Description: The coronavirus (COVID-19) pandemic poses unprecedented health, economic, and financial stability challenges. Following the COVID-19 outbreak, the prices of risk assets collapsed and market volatility spiked, while expectations of widespread defaults led to a surge in borrowing costs. Several factors amplified asset price moves: previously overstretched asset valuations, pressures to unwind leveraged trades, dealers’ balance-sheet constraints, and a deterioration in market liquidity. Emerging market economies experienced the sharpest reversal of portfolio flows on record. As a result, financial conditions tightened at an unprecedented speed. Decisive monetary, financial, and fiscal policy actions—aimed at containing the fallout from the pandemic—managed to stabilize investor sentiment in late March–early April, with markets paring back some of their losses.

2019

Global Financial Stability Report, October 2019: Lower for Longer

October 16, 2019

Description: The October 2019 Global Financial Stability Report (GFSR) identifies the current key vulnerabilities in the global financial system as the rise in corporate debt burdens, increasing holdings of riskier and more illiquid assets by institutional investors, and growing reliance on external borrowing by emerging and frontier market economies. The report proposes that policymakers mitigate these risks through stricter supervisory and macroprudential oversight of firms, strengthened oversight and disclosure for institutional investors, and the implementation of prudent sovereign debt management practices and frameworks for emerging and frontier market economies.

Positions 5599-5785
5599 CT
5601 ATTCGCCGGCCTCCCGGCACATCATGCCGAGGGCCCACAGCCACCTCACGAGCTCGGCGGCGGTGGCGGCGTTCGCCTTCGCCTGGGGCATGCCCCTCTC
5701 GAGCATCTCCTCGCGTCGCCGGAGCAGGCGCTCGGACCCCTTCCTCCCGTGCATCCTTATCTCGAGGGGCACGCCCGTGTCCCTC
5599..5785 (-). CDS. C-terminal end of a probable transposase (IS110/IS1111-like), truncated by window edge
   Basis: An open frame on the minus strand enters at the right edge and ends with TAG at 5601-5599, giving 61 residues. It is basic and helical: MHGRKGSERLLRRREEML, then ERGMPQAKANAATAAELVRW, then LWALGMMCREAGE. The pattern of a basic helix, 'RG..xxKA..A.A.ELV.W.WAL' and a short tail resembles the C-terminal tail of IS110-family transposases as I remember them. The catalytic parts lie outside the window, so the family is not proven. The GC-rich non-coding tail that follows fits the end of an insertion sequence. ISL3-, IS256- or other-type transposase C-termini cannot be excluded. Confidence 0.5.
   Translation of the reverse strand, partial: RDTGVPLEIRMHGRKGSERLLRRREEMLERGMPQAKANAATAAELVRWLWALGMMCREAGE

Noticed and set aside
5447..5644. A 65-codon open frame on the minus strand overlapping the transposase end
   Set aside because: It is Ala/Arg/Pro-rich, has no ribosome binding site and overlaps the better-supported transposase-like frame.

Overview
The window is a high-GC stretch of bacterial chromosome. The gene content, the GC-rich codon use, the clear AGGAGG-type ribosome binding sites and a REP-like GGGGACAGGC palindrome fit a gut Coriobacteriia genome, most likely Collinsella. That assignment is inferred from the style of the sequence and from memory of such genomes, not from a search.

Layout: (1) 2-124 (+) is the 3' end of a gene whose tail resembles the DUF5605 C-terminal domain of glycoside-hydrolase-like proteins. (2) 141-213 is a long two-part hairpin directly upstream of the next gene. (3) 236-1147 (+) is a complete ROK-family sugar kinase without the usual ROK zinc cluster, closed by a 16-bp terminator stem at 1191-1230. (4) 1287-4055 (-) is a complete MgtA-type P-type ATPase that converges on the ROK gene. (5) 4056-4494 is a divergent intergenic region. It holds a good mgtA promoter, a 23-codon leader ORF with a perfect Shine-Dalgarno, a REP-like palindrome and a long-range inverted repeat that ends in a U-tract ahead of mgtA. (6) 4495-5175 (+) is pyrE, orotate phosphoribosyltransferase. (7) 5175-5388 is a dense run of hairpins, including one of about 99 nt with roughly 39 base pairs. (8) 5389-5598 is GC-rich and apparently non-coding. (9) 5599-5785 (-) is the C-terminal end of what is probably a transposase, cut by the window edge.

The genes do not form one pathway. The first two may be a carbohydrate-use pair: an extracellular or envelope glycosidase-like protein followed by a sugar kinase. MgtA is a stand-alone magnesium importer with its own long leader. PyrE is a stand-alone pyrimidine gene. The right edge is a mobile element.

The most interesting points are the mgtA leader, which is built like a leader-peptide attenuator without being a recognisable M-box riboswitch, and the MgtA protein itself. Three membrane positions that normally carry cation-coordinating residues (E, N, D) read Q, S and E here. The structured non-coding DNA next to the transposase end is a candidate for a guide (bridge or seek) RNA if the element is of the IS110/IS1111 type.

Vulnerabilities in a Maturing Credit Cycle

April 10, 2019

Description: The April 2019 Global Financial Stability Report (GFSR) finds that despite significant variability over the past two quarters, financial conditions remain accommodative. As a result, financial vulnerabilities have continued to build in the sovereign, corporate, and nonbank financial sectors in several systemically important countries, leading to elevated medium-term risks. The report attempts to provide a comprehensive assessment of these vulnerabilities while focusing specifically on corporate sector debt in advanced economies, the sovereign–financial sector nexus in the euro area, China’s financial imbalances, volatile portfolio flows to emerging markets, and downside risks to the housing market. These vulnerabilities require action by policymakers, including through the clear communication of any changes in their monetary policy outlook, the deployment and expansion of macroprudential tools, the stepping up of measures to repair public and private sector balance sheets, and the strengthening of emerging market resilience to foreign portfolio outflows.